The point still stands that a Class C motorhome is much less expensive than most motorized options.

8. They are Better Equipped for Boondocking

To many people, the main attraction of RVing is the opportunity for them to camp and travel completely off of the grid while still being about to sleep in a real bed at night and cook dinner on a real stove and then shower in the morning.

Class C motorhomes are much better equipped for boondocking than other towable units. Class C motorhome have bigger water tank capacities and larger generators. They are also more sturdy than some towable and they are smaller than a truck towing a travel trailer so they can get to a lot of bookdocking sites that would be unavailable to those in travel trailers.

More power in the generator and more water in the tank means you can stay out in the boonies for a whole lot longer and have a whole lot more adventure.

9. The Master Bedroom is Bigger Than Other Towable Options

A Class C motorhome is bigger than a travel trailer or a Class B motorhome, so it does have more room to fit a bigger master bedroom. Below is a table that shows the different mattress sizes for the different RV options:

Mattress Size
Class A MotorhomeQueen
Class B MotorhomTwo Twins, Full, or Queen
Class C MotorhomeQueen
Travel Trailer3/4, Short Queen, or Full

A lot of the RV options have a queen sized mattress. However, because of the extra room in the Class C motorhome, there is room for more than just a mattress in the master bedroom. In a lot of Class B motorhomes or travel trailers, the master bedroom consists solely of a mattress. In a Class C motorhome however, there is usually room for two nightstands and walking space, making it much more pleasant.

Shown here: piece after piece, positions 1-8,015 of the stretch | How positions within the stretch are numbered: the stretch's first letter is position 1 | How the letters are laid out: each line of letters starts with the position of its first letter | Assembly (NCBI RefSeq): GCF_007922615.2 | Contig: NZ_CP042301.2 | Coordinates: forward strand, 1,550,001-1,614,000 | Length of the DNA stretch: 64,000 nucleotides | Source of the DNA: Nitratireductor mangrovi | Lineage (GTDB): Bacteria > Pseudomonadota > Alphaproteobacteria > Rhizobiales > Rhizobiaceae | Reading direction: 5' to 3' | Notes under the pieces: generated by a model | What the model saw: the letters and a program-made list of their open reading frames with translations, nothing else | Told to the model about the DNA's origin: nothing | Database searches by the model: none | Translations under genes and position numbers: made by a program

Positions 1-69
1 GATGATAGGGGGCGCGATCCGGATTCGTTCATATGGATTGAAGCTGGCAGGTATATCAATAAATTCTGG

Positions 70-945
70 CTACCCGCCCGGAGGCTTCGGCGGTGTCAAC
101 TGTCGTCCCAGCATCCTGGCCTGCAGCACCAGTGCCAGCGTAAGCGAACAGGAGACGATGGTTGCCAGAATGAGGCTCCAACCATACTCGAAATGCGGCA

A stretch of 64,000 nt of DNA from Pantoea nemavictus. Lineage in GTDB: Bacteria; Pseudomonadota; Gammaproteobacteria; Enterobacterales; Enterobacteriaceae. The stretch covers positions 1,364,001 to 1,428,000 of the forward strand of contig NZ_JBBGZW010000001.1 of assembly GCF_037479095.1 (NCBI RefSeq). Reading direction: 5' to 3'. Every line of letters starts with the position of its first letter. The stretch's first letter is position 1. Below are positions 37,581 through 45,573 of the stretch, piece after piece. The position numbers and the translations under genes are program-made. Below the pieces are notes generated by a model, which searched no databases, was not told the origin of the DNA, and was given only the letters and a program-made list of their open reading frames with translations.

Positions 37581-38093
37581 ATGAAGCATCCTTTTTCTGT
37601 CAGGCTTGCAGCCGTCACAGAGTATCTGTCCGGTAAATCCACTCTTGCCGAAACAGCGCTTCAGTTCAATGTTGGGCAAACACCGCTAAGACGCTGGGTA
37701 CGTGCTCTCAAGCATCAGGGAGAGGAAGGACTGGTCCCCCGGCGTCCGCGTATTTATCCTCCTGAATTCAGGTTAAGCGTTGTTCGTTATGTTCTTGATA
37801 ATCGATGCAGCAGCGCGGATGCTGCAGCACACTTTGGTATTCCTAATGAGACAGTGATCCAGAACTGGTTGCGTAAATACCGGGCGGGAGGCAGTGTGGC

10. Safer than Class A RVs

Even though Class C motorhomes are much smaller than Class A motorhomes, they are much better prepared for crashes than Class A motorhomes are.

Class C motorhomes are equipped with a large crash box in the front of the RV that is designed to take on the impact of a head on crash, like one that would occur if a vehicle in one lane drifted to the other (that happens a lot with drivers who drive of long periods of time like truckers or RVers).

There are also more airbags in a Class C motorhome than there are in Class A motorhomes. And if one of the exits ends up getting blocked in a crash, the Class C motorhome comes with more exits than a Class A motorhome, meaning you are much safer in the event of a crash.

11. Easier to Drive

Class C motorhomes are completely motorized and condensed, meaning that they are far easier to drive in the city and to campsites. Without a travel trailer, there is no danger of trailer sway, where your trailer (or travel trailer or RV) starts to sway back and forth across the road. You don’t even need a special license to drive the Class C motorhome because it is that easy.

12. Gas Mileage is Better than Class A RVs

It’s a sad fact that RVs and motorhomes have pretty bad gas mileage. However, Class C motorhomes have pretty good gas mileage, especially when compared to Class A motorhomes. Below is a table that details the gas mileage between the three different classes of motorhomes.

Average Gas MileageAverage with a
Diesel Engine
Average with a
Gasoline Engine
Class A RV10-12 mpg12-14 mpgaround 10 mpg
Class B RV18-25 mpg20-27 mpgaround 20 mpg
Class C RV17-22 mpg19-24 mpgaround 20 mpg

The Class B motorhome does get better gas mileage than a Class C motorhome. However, the gas mileage only improved by a few miles to the gallon, and if you get a diesel engine, you will get much better gas mileage.

13. You Can Transition from Driving to Living Without Stepping Outside

One of the biggest pros people love about Class C motorhomes is the fact that they don’t have to step outside at all to transition from driving to cooking to sleeping to showering. Everything is completely compacted into one space.

This also means that you are going to be safer. I know from experience that having to get out of your truck in the middle of the night in a seedy Walmart parking lot to go to the bathroom or park the car to go to sleep is a a little frightening. If you have a Class C motorhome, all you have to do is turn off the ignition, lock the doors, and bed down for the night.

14. More Widely Available Than Class A or Class B RVs